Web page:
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Data collection finished! Final articles and reports in the next few days. Stay tunned #proximab #barnards #ross154
« Last Edit: 10/05/2017 10:41 PM by Alpha_Centauri »

Offline Star One

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Pale Red Dot
« Reply #336 on: 10/05/2017 04:40 PM »
Further to the above is another tweet.

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Pale Red Dot @Pale_red_dot
It's true! Do you want to learn about possible siblings to #proximab All data available soon. Get ready to join the discussions with @reddotsspace #reddots

https://mobile.twitter.com/Pale_red_dot/status/915925141808394243
« Last Edit: 10/05/2017 04:40 PM by Star One »

Offline jebbo

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Re: Pale Red Dot
« Reply #337 on: 10/07/2017 07:52 AM »

Offline hop

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Re: Pale Red Dot
« Reply #338 on: 11/03/2017 01:10 AM »
Hints of a Kuiper belt analog and possibly other stuff around Proxima Centauri

ALMA Discovery of Dust Belts Around Proxima Centauri Guillem Anglada et al accepted for publication in The Astrophysical Journal Letters

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Proxima Centauri, the star closest to our Sun, is known to host at least one terrestrial planet candidate in a temperate orbit. Here we report the ALMA detection of the star at 1.3 mm wavelength and the discovery of a belt of dust orbiting around it at distances ranging between 1 and 4 au, approximately. Given the low luminosity of the Proxima Centauri star, we estimate a characteristic temperature of about 40 K for this dust, which might constitute the dust component of a small-scale analog to our solar system Kuiper belt. The estimated total mass, including dust and bodies up to 50 km in size, is of the order of 0.01 Earth masses, which is similar to that of the solar Kuiper belt. Our data also show a hint of warmer dust closer to the star. We also find signs of two additional features that might be associated with the Proxima Centauri system, which, however, still require further observations to be confirmed: an outer extremely cold (about 10 K) belt around the star at about 30 au, whose orbital plane is tilted about 45 degrees with respect to the plane of the sky; and additionally, we marginally detect a compact 1.3 mm emission source at a projected distance of about 1.2 arcsec from the star, whose nature is still unknown.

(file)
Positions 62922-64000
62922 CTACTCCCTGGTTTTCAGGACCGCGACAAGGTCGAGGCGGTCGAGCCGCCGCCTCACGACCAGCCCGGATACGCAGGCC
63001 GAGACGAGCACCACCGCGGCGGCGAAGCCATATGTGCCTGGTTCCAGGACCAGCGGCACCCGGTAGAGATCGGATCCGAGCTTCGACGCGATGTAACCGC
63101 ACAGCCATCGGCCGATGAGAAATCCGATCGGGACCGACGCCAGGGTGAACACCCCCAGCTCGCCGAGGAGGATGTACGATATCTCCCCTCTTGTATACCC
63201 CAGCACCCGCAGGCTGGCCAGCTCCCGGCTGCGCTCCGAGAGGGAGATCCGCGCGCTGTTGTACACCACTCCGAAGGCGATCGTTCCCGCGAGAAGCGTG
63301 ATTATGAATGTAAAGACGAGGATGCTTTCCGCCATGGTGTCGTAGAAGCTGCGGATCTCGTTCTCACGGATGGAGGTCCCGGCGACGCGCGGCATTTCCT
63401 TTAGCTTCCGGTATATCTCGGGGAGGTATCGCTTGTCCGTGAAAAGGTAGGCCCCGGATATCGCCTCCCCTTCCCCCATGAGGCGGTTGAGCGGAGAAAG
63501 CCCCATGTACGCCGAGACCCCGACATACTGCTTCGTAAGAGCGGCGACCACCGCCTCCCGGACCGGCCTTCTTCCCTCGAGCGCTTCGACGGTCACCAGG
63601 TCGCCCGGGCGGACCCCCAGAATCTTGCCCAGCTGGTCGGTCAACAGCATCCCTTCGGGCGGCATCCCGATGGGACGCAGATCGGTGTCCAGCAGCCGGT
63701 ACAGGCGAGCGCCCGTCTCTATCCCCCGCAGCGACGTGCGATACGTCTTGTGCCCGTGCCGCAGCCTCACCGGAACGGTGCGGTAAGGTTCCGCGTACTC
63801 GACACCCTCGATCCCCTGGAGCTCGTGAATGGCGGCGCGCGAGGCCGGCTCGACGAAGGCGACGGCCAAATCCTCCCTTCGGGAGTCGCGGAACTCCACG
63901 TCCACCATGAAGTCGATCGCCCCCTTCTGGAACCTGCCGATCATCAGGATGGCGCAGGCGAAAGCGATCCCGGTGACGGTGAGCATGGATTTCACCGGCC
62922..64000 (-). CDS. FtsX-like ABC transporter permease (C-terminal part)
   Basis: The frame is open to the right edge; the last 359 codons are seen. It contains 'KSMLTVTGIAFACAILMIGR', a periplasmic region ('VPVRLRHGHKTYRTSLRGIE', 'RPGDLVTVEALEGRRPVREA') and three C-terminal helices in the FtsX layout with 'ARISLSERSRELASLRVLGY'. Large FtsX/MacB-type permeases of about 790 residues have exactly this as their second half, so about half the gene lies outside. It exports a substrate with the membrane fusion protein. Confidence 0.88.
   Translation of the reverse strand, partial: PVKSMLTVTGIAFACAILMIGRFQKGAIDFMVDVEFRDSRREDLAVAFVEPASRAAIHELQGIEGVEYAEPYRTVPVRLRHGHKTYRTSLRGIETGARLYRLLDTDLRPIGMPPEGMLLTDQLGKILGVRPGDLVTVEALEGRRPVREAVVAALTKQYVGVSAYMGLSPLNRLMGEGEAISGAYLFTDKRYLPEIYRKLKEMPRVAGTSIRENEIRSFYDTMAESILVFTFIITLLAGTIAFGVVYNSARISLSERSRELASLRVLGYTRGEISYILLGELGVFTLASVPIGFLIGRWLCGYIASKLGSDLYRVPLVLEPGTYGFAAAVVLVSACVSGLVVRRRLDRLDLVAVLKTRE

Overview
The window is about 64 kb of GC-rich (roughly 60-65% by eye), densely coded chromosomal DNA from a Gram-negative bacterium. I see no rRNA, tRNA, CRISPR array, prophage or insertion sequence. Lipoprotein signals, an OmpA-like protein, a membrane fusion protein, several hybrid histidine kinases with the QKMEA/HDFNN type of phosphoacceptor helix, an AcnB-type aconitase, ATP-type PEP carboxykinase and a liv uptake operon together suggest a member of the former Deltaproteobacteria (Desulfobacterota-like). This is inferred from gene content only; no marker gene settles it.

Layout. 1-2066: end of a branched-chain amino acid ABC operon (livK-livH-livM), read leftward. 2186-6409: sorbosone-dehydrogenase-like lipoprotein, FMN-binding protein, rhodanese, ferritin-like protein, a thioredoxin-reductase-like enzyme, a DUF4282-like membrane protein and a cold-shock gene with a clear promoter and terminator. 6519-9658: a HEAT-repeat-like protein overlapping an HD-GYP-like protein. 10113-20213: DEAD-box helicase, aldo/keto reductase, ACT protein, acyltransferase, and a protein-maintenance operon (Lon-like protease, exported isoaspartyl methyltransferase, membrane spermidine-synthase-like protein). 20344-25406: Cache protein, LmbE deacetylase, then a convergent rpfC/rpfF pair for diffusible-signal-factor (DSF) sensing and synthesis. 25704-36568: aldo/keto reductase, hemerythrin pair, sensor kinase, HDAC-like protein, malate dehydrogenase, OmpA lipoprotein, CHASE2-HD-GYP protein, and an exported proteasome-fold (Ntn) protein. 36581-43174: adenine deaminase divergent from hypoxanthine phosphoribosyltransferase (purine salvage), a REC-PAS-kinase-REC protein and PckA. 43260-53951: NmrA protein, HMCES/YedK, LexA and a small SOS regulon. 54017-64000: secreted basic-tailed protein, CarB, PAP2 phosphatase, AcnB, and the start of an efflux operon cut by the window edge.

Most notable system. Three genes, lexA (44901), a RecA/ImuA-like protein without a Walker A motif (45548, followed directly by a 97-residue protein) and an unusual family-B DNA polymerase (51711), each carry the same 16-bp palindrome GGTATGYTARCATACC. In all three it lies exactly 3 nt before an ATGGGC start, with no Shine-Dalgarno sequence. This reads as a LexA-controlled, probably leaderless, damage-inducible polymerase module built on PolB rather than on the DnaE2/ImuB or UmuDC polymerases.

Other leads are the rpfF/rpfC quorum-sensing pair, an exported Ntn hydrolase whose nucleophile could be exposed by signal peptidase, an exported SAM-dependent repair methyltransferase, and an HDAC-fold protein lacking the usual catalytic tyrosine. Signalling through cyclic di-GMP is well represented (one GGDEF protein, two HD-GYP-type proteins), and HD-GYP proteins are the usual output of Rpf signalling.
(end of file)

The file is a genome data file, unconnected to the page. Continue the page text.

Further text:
Offline Star One

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Pale Red Dot
« Reply #339 on: 11/03/2017 04:41 PM »
eso1735 — Science Release
ALMA Discovers Cold Dust Around Nearest Star


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The ALMA Observatory in Chile has detected dust around the closest star to the Solar System, Proxima Centauri. These new observations reveal the glow coming from cold dust in a region between one to four times as far from Proxima Centauri as the Earth is from the Sun. The data also hint at the presence of an even cooler outer dust belt and may indicate the presence of an elaborate planetary system. These structures are similar to the much larger belts in the Solar System and are also expected to be made from particles of rock and ice that failed to form planets.